Abelmann, Dr. Nancy, U. of Illinois, Urbana, IL; and Dr. Hae-Joang Cho, Yonsei U., Seoul, South Korea - To aid collaborative research on 'The Anxious South Korean Student: Globalization, Human Capital, and Class'
Shneiderman, Dr. Sara Beth, Yale U., New Haven, CT - To aid research on 'Restructuring Life: Citizenship, Territory and Religiosity in Nepal's State of Transition'
Preliminary abstract: How do we imagine the ideal state that we aspire to live in? I address this question in anthropological terms through a multi-sited ethnography of state restructuring in Nepal since 2006. In the wake of a decade-long civil conflict between Maoist and state forces in this erstwhile unitary Himalayan kingdom turned secular democratic federal republic of nearly 30 million, I transpose Victor Turner's long-standing 'invitation to investigators of ritual to focus their attention on the phenomena and processes of mid-transition' (1967: 110) to the political realm. Despite a 2006 Comprehensive Peace Agreement (CPA) and 2008 Constituent Assembly elections, a new constitution has yet to be promulgated, making 2014 the eighth year of Nepal's 'mid-transition'. I ask: In this temporally protracted liminal state, how do discourses and practices of restructuring articulated at the national and global level work to produce affective experiences of transformation for ordinary citizens in a range of locales outside the political center of Kathmandu? How do these experiences of transformation shape the political consciousness and aspirations of individuals and collectivities? How are such aspirations expressed in discursive and material terms, and what do they tell us about the structural and functional dimensions of the imagined state of the future? Finally, how do such localized imaginaries of ideal state structure intersect with national and transnational visions of order as articulated by both Nepali and international institutional actors? I address these questions through a focus on the domains of citizenship, territory and religiosity as spaces within which imaginaries of the state's functions and structures in transition are revealed in both material and discursive terms.
Morton, Micah Francis, U. of Wisconsin, Madison, WI - To aid research on 'Negotiating the Changing Zomia of Mainland Southeast Asia: Akha Identitarian Politics,' supervised by Dr. Katherine A. Bowie
MICAH F. MORTON, then a student at University of Wisconsin, Madison, Wisconsin, received a grant in October 2010 to aid research on 'Negotiating the Changing Zomia of Mainland Southeast Asia: Akha Indentitarian Politics,' supervised by Dr. Katherine A. Bowie. Between June 2011 and May 2012, the researcher conducted twelve months of fieldwork with certain members of the Akha indigenous group in Thailand who are involved in efforts to promote a more formal sense of belonging among Akha throughout the Upper Mekong Region - including East Burma, Southwest China, Northwest Laos and North Thailand. It was found that a growing number of Akha are participating in various activities being arranged as part of the movement and that a cross-border sense of belonging is developing. These activities ranged from Akha literacy training workshops to cultural festivals and formal meetings held to discuss how to go about preserving and modifying 'traditional' Akha culture. It was further found, however, that the cross-border sense of belonging that is developing exists beneath the various national level senses of belonging that different Akha communities have depending upon their particular country of residence. In short, Akha in Thailand for the most part see themselves as being Thai first and foremost and members of an international Akha community only second. Last, it was found that the cultural and linguistic emphasis of the movement fails to address the more practical concerns faced by the general Akha community.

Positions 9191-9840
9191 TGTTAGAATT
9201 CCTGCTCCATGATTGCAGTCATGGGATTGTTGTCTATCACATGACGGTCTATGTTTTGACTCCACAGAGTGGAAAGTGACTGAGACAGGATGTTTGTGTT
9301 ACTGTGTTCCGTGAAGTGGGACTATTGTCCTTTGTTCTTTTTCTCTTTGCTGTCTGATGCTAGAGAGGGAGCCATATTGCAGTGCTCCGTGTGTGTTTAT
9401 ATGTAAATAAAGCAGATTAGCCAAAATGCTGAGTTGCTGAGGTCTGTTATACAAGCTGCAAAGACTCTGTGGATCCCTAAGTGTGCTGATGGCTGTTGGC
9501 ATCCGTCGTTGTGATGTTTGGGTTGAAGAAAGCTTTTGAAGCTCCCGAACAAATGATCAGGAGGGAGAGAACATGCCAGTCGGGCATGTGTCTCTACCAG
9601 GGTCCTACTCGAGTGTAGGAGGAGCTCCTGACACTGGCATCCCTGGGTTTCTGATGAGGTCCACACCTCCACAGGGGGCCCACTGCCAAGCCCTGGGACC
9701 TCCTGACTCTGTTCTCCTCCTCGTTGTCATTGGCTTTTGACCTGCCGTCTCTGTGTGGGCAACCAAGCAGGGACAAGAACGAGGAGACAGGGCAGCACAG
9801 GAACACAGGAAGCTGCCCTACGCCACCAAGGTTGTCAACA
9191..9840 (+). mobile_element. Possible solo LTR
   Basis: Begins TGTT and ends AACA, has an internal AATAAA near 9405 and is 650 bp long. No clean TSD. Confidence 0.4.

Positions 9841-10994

Fiol, Stefan P., U. of Illinois, Urbana, IL - To aid research on 'The Politics of Performance and Place among Pahari Musicians in Uttaranchal,' supervised by Dr. Charles Capwell
STEFAN P. FIOL, then a student at University of Illinois, Urbana, Illinois, received funding in October 2004 to aid research on 'The Politics of Performance and Place among Pahari Musicians in Uttaranchal,' supervised by Dr. Charles Capwell. The dissertation research carried out in Uttaranchal, North India, from November 2004 through September 2005 focused on the formation of a regional music industry, and the influence this has on local musical practices. The nature of my subject matter led me to explore different kinds of contexts in which music is produced, distributed, and consumed, thus necessitating a multi-sited research methodology. I traced the paths of musical consumption, distribution, and production through various villages, hill towns, and plains cities, exploring the historical and social processes through which the regional music of Uttaranchal (Garhwal and Kumaon) becomes codified and reinterpreted by various actors. I hope that this dissertation will be of use to scholars, policy-makers, and artists interested in understanding how commercialization transforms the landscape of musical life in the conext of this newly-formed hill state.